Do better, judges!


Poor time management by some judges is partly to blame for the long wait for decisions, the head of the Caribbean Association of Judicial Officers (CAJO) says, but he insists it would be “unfortunate” if Barbados went the way of introducing legislation to set time limits for judgements to be delivered.
CAJO chairman Justice Adrian Saunders, who is also on the Caribbean Court of Justice (CCJ) panel, believes judges should not have to wait on the law to force them to hand down decisions in a timely manner, as was the case in Guyana where a Time Limit For Judicial Decisions Act was passed.
He was speaking to the SUNDAY SUN amidst complaints from lawyers here that their clients have been waiting up to several years in some instances for judgments.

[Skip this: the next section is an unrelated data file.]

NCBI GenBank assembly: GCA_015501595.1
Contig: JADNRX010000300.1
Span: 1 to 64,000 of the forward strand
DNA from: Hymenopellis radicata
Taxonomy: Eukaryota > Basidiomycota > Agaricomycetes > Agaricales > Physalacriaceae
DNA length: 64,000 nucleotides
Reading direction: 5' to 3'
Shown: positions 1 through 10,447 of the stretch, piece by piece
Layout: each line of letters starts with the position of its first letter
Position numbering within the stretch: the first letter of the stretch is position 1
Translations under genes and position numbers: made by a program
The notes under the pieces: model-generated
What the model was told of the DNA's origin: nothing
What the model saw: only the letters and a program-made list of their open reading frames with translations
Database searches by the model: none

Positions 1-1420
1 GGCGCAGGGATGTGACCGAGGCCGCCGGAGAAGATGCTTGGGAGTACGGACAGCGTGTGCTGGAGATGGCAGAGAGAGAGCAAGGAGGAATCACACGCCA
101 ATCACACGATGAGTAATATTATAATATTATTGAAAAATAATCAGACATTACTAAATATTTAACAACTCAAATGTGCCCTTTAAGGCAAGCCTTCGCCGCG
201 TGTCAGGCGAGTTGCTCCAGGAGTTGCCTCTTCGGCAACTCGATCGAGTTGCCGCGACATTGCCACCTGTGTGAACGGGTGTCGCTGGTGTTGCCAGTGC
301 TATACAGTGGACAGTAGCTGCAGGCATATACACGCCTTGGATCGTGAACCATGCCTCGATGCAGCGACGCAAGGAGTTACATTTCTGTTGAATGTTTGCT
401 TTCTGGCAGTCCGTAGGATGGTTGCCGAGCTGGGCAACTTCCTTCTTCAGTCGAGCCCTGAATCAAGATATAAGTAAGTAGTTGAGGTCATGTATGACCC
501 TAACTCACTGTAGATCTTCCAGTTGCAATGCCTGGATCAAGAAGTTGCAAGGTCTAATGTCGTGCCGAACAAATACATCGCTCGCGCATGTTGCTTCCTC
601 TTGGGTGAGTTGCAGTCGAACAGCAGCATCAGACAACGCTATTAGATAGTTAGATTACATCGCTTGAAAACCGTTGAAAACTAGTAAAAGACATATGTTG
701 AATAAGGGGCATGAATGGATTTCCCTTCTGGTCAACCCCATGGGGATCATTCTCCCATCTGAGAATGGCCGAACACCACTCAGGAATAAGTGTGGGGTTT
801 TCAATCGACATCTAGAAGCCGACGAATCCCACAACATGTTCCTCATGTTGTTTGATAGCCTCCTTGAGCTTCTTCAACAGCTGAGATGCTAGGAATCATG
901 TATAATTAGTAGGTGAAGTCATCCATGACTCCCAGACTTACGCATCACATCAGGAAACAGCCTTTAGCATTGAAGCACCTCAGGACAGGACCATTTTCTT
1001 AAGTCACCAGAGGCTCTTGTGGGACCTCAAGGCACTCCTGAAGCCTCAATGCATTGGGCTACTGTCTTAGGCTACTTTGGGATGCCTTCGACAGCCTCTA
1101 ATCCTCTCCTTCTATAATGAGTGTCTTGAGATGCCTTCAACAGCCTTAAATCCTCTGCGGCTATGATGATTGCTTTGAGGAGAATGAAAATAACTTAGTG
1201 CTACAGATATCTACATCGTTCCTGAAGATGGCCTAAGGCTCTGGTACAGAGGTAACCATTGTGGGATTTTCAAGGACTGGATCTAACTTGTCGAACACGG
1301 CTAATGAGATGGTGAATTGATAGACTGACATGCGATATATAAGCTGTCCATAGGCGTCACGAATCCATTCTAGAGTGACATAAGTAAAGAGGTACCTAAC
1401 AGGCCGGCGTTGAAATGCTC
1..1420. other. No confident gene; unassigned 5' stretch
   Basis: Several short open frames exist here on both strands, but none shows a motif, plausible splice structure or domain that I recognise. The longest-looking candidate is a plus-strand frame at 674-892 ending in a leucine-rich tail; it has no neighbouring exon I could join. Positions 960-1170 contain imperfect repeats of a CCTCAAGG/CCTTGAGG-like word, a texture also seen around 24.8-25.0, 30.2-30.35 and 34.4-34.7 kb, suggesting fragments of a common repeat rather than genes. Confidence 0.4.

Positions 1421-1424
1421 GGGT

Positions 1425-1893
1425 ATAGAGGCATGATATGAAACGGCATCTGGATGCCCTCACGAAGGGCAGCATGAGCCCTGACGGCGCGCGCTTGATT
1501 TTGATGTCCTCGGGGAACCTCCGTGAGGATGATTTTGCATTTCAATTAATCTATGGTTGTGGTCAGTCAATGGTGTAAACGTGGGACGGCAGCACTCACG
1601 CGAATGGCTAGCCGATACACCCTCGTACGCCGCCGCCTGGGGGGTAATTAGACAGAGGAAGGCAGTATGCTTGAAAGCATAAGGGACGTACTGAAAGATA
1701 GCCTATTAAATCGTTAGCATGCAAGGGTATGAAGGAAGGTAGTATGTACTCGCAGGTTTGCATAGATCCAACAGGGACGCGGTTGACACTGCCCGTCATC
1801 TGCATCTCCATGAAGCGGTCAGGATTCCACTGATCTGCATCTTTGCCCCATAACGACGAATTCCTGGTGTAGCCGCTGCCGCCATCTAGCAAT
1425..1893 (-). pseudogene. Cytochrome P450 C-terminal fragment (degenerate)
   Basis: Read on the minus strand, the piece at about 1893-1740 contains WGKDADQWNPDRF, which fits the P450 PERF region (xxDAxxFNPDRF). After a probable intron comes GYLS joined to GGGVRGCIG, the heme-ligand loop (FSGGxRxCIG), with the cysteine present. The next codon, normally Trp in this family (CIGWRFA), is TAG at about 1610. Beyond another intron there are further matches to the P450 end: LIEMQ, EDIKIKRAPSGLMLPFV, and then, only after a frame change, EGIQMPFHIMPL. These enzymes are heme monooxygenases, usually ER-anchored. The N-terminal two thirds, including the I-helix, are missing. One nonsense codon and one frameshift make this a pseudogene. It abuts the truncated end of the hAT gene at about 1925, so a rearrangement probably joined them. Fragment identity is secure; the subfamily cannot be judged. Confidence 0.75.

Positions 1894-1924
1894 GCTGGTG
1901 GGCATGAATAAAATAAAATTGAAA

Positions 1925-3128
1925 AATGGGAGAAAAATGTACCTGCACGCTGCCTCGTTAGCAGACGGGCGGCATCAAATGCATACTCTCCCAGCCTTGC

“It’s not a problem that is unique to any one jurisdiction but it is certainly one which the public is growing more concerned about and one which the judiciaries need to pay more attention to resolving,” Justice Saunders said. “In some case it is a failure on the part of the judge to organize his or her time, so not enough time is set aside for judgment writing.”


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